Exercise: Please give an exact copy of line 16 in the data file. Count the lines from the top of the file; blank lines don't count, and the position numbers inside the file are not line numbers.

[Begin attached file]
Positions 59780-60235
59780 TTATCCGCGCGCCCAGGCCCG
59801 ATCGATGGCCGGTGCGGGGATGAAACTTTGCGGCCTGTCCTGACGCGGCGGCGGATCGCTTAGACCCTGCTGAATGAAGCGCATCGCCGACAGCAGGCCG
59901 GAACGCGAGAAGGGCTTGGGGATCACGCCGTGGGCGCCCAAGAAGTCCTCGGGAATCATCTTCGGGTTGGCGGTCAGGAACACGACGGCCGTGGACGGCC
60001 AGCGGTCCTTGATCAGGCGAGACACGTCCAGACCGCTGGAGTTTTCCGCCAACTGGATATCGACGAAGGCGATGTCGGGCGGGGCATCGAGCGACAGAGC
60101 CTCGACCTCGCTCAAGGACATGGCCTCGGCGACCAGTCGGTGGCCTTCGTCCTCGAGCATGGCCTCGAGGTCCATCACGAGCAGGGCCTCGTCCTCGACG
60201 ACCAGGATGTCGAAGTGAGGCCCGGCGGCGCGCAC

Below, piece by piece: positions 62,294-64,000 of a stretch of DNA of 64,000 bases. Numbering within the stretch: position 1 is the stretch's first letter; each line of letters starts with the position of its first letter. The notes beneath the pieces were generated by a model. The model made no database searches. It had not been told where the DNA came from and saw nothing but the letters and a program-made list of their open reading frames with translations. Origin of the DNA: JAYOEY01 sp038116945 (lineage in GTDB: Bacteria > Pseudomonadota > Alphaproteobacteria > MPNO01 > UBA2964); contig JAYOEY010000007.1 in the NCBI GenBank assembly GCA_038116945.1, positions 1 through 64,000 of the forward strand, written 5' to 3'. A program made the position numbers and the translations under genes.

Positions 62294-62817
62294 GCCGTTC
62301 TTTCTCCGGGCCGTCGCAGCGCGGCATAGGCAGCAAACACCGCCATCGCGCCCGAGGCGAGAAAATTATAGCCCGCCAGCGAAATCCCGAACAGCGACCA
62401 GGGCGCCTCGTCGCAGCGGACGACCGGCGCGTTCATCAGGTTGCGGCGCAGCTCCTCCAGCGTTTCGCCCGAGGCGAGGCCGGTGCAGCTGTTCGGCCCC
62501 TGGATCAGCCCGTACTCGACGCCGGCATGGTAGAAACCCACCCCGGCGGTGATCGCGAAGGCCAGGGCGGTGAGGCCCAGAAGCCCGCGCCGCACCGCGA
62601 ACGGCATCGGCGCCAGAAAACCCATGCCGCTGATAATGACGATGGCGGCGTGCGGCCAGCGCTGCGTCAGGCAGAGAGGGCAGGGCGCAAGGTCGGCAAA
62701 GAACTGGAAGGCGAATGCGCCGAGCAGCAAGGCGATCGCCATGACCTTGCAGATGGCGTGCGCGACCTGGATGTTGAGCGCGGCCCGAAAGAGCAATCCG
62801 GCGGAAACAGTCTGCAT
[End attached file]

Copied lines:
62801 GCGGAAACAGTCTGCAT